We often pack a picnic lunch for our morning adventure or eat outside if it is a nice day. Around 1:30pm Titus and Josie go into their rooms for Rest Time. They rarely nap, but they play in their rooms until around 3:30pm. My son (4.5 years old) is allowed to keep his light on and listen to music or audiobooks. My daughter (3 years old) has the light off and ends up napping a couple times a week. During this time, I clean up from the morning, do additional household chores, and rest.


Once or twice a week I set up tea time at the dining room table when they come out from resting. We have some treats and tea (or coffee or juice) and I read from a poetry book for 15-20 minutes. Other days this gets scratched and they head outside to the backyard as soon as they come out of their rooms. We have a trampoline, slide, swings, and a pots-and-pans drum circle. Usually you can find them playing with sticks, mud, and rocks. Sometimes they want to stay inside and play or do arts and crafts. We don’t have a lot of toys, but I’ve listed some of our favorite toys for open-ended play. We also have basic arts and crafts supplies out for them to use anytime they would like.


I usually bring the kids in around 5 and allow them to watch a show while I prep dinner. They currently like TumbleLeaf on Amazon Prime. After dinner, my husband usually bathes them while I clean up and then we all play or read books together in the living room. Sometimes I have them help straighten up their bedrooms if they got messy during rest time. They go to bed around 7 or 7:30, depending on how worn out they are and if they napped or not.

Our days are both full and calm. It took a lot of trial and error to get to this place, and my hope for you is that you can glean from this to create the rhythm that suits your family’s unique needs and desires!

5 Tips to Boost Your Toddler's Language


When my first child was born, he failed his newborn hearing screening. The test administrator acted very nonchalant about the results and said that failing is very common in babies born cesarean because the fluid doesn’t get naturally squeezed out through the birth canal. We brought our son home, and everything seemed normal in regards to his hearing. Titus woke up to loud noises, turned his head to sound, and was comforted by my voice. He loved being sang to and got startled if something was too loud. The follow-up hearing screening a few weeks later was a huge ordeal. The baby had to be completely still for two hours during the test, and if there was too much movement, then the entire test would be considered a fail.Titus failed that screening as well, but once again they said it was likely due to the fluid from birth or because he moved too much. The doctors suggested that we take him to an ENT. Month after month, appointment after appointment, back and forth from the audiologist to the ENT, we got no clear answers. We ended up dropping it because Titus was responding to sound and we were tired of the dead-end appointments.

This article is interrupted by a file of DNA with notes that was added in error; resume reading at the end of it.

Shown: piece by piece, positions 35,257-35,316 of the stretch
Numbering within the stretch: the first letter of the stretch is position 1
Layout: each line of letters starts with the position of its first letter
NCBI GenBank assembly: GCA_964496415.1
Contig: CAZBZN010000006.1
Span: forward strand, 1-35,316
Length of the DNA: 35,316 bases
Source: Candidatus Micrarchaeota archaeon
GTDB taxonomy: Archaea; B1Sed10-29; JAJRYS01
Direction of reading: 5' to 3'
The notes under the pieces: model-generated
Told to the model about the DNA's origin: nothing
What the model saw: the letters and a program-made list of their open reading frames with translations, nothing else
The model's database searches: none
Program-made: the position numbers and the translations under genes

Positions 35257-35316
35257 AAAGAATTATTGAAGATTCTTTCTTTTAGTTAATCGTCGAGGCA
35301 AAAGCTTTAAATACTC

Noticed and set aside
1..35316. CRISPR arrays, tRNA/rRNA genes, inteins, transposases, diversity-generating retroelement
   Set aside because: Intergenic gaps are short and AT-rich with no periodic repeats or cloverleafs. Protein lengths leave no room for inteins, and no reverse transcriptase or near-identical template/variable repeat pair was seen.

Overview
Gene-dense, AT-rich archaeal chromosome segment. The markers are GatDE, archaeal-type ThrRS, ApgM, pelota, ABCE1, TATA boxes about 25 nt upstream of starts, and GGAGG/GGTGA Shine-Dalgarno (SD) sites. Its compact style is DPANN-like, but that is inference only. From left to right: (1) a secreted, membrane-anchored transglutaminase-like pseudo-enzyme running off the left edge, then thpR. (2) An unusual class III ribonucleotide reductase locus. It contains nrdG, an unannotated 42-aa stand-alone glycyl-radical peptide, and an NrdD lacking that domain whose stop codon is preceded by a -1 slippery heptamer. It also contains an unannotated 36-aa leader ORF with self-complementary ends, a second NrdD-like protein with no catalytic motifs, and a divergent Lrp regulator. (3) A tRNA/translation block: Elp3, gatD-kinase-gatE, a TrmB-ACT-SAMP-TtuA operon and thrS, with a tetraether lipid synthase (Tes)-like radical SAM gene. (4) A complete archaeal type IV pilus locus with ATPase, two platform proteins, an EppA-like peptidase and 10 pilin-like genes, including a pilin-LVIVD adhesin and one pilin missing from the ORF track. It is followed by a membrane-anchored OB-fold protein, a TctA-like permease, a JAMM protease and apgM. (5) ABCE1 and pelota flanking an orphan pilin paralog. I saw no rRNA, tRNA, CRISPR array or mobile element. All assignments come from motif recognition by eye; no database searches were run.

Fast forward to when Titus was 18 months old. He babbled and responded to noise like every other child his age, but we started noticing that he would hold toys that made noise up to one ear. We wondered if there was fluid in just one ear or an ear infection, so we went back to the ENT. Another four months of appointments back and forth, we finally got answers when Titus was 22 months old. He was diagnosed with sensorineural moderate bilateral hearing loss. In a nutshell, this means that there is a disconnect between the sound that comes into his ears and his brain. I was shocked. The reason he responded to sound is because he does not have complete hearing loss. Without amplification (hearing aids) he is unable to hear all the pitches of all the speech sounds, and in turn not given the ability to speak correctly.